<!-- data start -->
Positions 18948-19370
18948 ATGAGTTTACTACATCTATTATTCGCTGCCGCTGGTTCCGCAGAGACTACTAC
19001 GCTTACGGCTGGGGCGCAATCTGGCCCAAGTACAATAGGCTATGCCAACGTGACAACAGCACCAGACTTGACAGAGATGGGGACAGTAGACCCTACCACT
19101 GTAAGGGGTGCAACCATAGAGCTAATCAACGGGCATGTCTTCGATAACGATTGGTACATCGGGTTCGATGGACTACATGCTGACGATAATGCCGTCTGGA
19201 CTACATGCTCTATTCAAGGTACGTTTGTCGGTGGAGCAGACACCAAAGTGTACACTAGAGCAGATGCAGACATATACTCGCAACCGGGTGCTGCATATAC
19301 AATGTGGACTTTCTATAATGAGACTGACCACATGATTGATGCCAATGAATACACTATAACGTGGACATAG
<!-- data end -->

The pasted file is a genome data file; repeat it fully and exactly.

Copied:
Positions 18948-19370
18948 ATGAGTTTACTACATCTATTATTCGCTGCCGCTGGTTCCGCAGAGACTACTAC
19001 GCTTACGGCTGGGGCGCAATCTGGCCCAAGTACAATAGGCTATGCCAACGTGACAACAGCACCAGACTTGACAGAGATGGGGACAGTAGACCCTACCACT
19101 GTAAGGGGTGCAACCATAGAGCTAATCAACGGGCATGTCTTCGATAACGATTGGTACATCGGGTTCGATGGACTACATGCTGACGATAATGCCGTCTGGA
19201 CTACATGCTCTATTCAAGGTACGTTTGTCGGTGGAGCAGACACCAAAGTGTACACTAGAGCAGATGCAGACATATACTCGCAACCGGGTGCTGCATATAC
19301 AATGTGGACTTTCTATAATGAGACTGACCACATGATTGATGCCAATGAATACACTATAACGTGGACATAG